Patricia (a pseudonym) is the mother of a teenage girl who in recent years has come to identify as transgender. She lives in California, considers herself progressive, votes Democrat, and leads a group for parents of children with rapid onset gender dysphoria (ROGD)—that is, youth who suddenly experience distress with their bodies and believe that undergoing medical “transition” will make them whole again. When I spoke to her recently, she recounted how her daughter’s at-first-lesbian and then trans identity emerged in response to feelings of shame about being white.

I have since spoken to more than a dozen ROGD parents and parent-group leaders who tell a similar story. Their schools compulsively tell their children how awful it is to be white, how white people enjoy unearned “privilege,” how they benefit from “systems” put in place by and for white people for the sole purpose of oppressing “people of color.” Plagued by guilt, the children—almost all of them girls—rush to the sanctuary of “LGBTQ+” identity. Once there, they are catapulted into hero status. According to Patricia, some teachers at her daughter’s school are more forgiving toward “queer” and “trans” kids who hand in their homework late.

The students, especially the girls, absorb this messaging. They are acutely sensitive to how identity affects their social status and academic fortunes. They want the warmth that comes with queer/trans identity, but above all they don’t want to be thought of as vicious oppressors. Lacking maturity and self-confidence, they fail to put “anti-racist” indoctrination in its proper context. They do not appreciate its ahistorical, anti-intellectual, and anti-humanist foundations, nor are they aware of the incentives leading teachers and administrators to foist it on them. Being white is not something these teenagers can escape, but they can mitigate its social costs by declaring themselves part of an oppressed group.

The wages of whiteness for teenagers are, however, only half of the story. Decades of gay rights activism have taught us that being gay or lesbian is not something one chooses. The mainstream narrative of transgenderism—promoted aggressively in the context of civil rights policymaking—holds that even being transgender is something people have little control over. Gender identity, experts have argued in Title IX lawsuits, is innate, immutable, and “primarily dictated by messages from the brain.” Thus, membership in the “LGBTQ+ community” would seem to be nonvoluntary. One is either “born that way” or not.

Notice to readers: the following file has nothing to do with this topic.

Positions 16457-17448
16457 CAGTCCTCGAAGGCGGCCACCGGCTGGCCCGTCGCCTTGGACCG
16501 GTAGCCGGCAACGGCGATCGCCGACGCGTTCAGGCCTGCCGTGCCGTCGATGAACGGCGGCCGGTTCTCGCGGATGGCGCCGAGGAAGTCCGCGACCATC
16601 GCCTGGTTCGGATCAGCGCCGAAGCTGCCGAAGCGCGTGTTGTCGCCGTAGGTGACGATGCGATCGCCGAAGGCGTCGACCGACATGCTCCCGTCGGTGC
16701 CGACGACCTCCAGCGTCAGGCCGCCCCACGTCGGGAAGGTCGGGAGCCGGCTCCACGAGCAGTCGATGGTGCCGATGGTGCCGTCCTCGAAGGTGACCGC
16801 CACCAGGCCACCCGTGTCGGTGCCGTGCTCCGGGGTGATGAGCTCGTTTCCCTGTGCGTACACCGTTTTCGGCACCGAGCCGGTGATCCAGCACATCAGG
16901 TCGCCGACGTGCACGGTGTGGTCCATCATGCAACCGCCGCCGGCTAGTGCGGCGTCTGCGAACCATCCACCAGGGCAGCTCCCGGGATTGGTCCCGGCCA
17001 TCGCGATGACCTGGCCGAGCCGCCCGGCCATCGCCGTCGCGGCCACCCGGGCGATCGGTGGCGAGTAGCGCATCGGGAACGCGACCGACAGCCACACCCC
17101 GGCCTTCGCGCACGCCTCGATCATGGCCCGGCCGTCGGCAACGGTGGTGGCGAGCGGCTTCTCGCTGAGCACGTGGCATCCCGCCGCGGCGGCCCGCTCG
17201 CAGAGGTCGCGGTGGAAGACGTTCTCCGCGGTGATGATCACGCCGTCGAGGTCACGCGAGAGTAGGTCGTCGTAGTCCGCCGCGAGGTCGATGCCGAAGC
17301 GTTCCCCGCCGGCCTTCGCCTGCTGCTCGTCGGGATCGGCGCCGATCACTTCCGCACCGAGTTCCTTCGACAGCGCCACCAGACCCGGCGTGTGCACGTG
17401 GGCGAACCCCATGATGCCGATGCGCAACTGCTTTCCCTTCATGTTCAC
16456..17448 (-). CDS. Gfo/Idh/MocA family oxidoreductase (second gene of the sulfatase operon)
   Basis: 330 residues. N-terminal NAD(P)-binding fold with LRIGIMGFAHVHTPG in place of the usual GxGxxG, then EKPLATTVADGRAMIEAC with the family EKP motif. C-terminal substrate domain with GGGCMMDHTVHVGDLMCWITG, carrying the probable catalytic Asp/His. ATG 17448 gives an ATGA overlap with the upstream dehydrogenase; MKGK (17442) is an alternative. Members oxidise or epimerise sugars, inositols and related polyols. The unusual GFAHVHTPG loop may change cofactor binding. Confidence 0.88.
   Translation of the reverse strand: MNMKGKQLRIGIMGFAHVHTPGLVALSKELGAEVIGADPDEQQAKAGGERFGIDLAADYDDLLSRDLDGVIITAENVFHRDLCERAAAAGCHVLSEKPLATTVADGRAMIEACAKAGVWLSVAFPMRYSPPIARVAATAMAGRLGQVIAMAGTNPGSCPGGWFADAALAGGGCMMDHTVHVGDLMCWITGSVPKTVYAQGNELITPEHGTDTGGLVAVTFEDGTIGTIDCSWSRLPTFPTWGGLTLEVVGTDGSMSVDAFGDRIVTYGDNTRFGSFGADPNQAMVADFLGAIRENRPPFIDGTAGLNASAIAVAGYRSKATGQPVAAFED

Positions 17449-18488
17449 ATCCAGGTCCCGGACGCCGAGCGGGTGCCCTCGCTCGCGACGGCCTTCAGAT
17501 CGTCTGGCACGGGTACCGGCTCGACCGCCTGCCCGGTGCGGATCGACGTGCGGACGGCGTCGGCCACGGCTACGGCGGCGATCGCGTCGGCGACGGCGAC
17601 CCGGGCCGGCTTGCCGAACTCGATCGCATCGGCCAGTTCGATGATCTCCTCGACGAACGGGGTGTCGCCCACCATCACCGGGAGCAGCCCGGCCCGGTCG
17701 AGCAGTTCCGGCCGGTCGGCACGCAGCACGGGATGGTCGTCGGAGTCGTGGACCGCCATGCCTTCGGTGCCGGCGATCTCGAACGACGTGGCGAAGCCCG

To understand what is going on in California and in other states, however, it is necessary to appreciate how the grounds for eligibility in this “community” have shifted in recent years. While both homosexuality and—depending on how you define it—transgenderism are said to be organic and unchosen, being “queer” or “non-binary” (or, again, “trans,” depending on definition) takes nothing more than an act of will; one need only declare oneself so. As a college lecturer, I had students—virtually all of them white females—who had female names, female pronouns, and a female-typical look, but who self-identified as “queer.” For many of these young women, being queer can mean simply not seeing themselves reflected in the most two-dimensional stereotypes of femininity. And who can blame them?

Several of the parents I spoke to told me that their daughters’ friends all identify as non-heterosexual, despite none having ever kissed another teenager or been in a romantic relationship. LGBT identity is, for them, not related to sexual attraction or behavior. As Kate Julian has written in The Atlantic, America is going through a “sex recession.” Whereas in 1991, most teenagers would have had at least one sexual encounter by the time they graduated high school, by 2017 most had had none. The vacuum left by the hollowing out of courting and relationships has been filled, so it would seem, by a new, inward form of “sexuality” in which the sexual side of our nature is purely a private experience. The 1960s sexual-liberation movement has somehow bred asexual atomism.

The vacuum has also been filled by pornography—and lots of it. Most of the parents I spoke to made a point of emphasizing just how much porn their kids were being bombarded with, how some of it was coming from adults in online forums (not just from peers), and how this started right around the time their daughters “came out” as trans. As Patricia put it to me, if you’re a teenage girl at the cusp of puberty, flooded with hormones, insecure in your changing body, and anxious about sex, being relentlessly exposed to pornographic content where women are depicted as male playthings can easily lead to declaring yourself lesbian or trans—or even opting out of the enterprise altogether….

The above comes from a June 20 posting in City Journal.